Inktober…but make it poetry

A series of poems inspired by Maggie Cameron’s responses to Inktober.

The tale of Selasphorus Rufus

Descriptions of Selasaphorus Rufus
read like a wanted poster:
copper throat, longsword bill, three point five grams,
known aggressor, amazing memory.

That last part could be a mere Ant Hill Mob quirk but
it is entirely deserved, you see

even after a flight of over two thousand miles
Selasphorus Rufous will recall

the site, shape, scent of its favourite flower
and evict any who have dared to trespass

perhaps this is why it has the ill-advised status
as being a bird of least concern.

Maiden, mother, crone

Cradle feathers, plucked

to carve the brood patch

create a crown, a cape


legends of maidens, messengers,

Norse wells of purity.

Choose this song

choose this song

to be your last—

of beauty, of fearlessness,

of grace

of strength.

The thing about the Frigate bird is that its ego has a purpose

Puffed up chest
stretched tight
a red balloon
beloved of clowns
arty types with 
graffiti children on their wall
that puffed up chest	

functions	        fades		retires.

Ego 	without this attribute
festers	brews what’s bitter
bars 	the way
to 	simple joy
of puffing out	
one’s chest
here I am 	I admire you
admire 	me

let’s sing
The Victorian Crown pigeon (near threatened)

The Victorian Crown pigeon
visited Trafalgar Square
adrift from petting spots at Twycross
to make connections between soup throwers and 
road blockers and holders of signs and her own
near threatened status. 

She saw hats not as good as her own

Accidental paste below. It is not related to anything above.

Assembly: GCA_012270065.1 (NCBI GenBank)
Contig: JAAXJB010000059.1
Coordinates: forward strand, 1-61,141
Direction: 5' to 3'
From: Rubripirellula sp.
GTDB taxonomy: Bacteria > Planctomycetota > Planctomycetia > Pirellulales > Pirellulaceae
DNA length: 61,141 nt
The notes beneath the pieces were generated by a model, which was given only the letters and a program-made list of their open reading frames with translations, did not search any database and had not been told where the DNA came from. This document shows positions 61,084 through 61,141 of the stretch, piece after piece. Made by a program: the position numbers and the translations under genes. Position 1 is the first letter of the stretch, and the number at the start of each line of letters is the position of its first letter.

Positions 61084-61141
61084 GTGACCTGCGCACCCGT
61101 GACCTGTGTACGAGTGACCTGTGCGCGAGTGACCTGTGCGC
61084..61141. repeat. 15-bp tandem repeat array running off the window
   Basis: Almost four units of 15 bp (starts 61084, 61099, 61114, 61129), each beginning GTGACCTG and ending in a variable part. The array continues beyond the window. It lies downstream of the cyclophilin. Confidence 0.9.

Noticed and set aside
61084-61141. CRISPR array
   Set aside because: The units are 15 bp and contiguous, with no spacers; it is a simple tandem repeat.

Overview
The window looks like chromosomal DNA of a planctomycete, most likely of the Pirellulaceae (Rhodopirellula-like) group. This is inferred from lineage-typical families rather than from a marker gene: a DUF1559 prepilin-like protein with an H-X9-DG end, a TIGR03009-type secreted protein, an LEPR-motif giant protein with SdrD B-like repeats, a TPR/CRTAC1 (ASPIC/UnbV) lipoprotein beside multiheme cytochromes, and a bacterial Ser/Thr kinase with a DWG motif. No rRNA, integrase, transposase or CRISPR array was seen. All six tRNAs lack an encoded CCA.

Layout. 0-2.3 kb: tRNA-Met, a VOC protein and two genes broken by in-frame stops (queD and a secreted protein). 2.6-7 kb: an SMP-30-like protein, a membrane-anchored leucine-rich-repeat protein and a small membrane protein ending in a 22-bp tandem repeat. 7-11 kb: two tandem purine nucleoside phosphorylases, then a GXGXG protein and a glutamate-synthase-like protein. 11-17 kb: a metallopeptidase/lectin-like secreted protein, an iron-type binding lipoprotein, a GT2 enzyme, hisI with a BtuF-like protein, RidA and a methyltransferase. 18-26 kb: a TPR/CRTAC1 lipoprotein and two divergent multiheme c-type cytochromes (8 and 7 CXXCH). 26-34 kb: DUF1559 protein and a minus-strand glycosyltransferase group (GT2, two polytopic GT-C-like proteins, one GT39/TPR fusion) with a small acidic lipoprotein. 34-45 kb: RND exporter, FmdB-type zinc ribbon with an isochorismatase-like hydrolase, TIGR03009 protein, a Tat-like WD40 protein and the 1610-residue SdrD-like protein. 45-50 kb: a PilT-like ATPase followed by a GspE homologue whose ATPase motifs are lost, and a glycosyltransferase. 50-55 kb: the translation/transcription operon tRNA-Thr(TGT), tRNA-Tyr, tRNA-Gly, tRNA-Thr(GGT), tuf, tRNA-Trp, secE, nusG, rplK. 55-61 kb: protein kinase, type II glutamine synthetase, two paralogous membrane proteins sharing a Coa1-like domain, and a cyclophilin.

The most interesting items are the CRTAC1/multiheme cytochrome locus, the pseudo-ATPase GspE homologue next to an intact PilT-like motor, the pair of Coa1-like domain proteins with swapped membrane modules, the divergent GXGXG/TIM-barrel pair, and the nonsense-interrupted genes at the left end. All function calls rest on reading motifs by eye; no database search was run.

water patches shimmering 
with the sheen of her feathers
dodges missile 	seeds and frantic feet
skirts the pointers, the gabblers, the let them eat cakers
spots the spot where she needs to make change
where diners can slurp 
on her cousins’ fair innards
for prices so easily paid. 

Targeting as a rule
is not quite her thing, and 
far from being something she’d choose
but after the losing of so many babes
there is little to do but take aim
and each single strike may well be her last, 
the one that will bring her down
but with a near threatened status
she needs more than kind words about crowns. 


thrust through waves
golden-green with lichen,
yellow-white with guano
to a pear-shaped egg, or chick
pressed hard in earth hewn shelter.

Pufflings wait
confound scavenger gulls
that circle.

this embodiment of glow
is cousin to the familiar shimmer of dark
take a second, third glance
there the halfmoon arc of precision bill
agile throat, watchful eye.

The first time my father saw a mandarin duck

was later than the first time he saw the sea

and earlier

than the first time he saw me the first time

my father saw a mandarin duck

he gasped slowed at its beauty

it’s gold shadowed eye

russet feather ruff

impossibly fine fuchsia bill (look again) he

gasped watched it zigzag the Tees

followed its path stopped still understood

he had almost invaded the nest.
The penguin cruise

guests can regale
tales of expeditions
to meet gentoo, perhaps shake a flipper
and whisper, soft to each other,
"such marvellous creatures"
"such grace off the land"
then waddle back to the boat

eat their tea.
Krill populations have declined by 80% since the 1970s
The superb fairy wren sings to its egg

so the chick
with its particular song
to be used as a warning,
courting song,
and soon to the nest
of its own.
A peacock feather lives in a cup that bears your name

If you only saw the underside, 
in this pale half-light
you would see just raggedness, broken tips.
Only the spine, the barbed shaft, 
Your watcher’s breath 
moves in close, creates movement. 
Your slowed mind 
remembers you can turn it
(and you always knew you could)
There. The eye, 
that belongs with one hundred and seventy-five others
to form a train of texture, shimmer, azure ocean, turning leaf—
You run your hands over and over
try to imagine it whole. 

Woman feeding chickens

We are women, feeding
of blissful domesticity, 
of needing artifice to be.

In this grain
we hide our will
to walk, 
to reach 
the place
where will sing discordant song, 
where we will whistle uselessly, 
where we will crow
 and cackle. 
We’ll scratch our truth, 
re-feather wings, and feed just as we please. 
We are women, feeding chickens, 
we are here
take heed.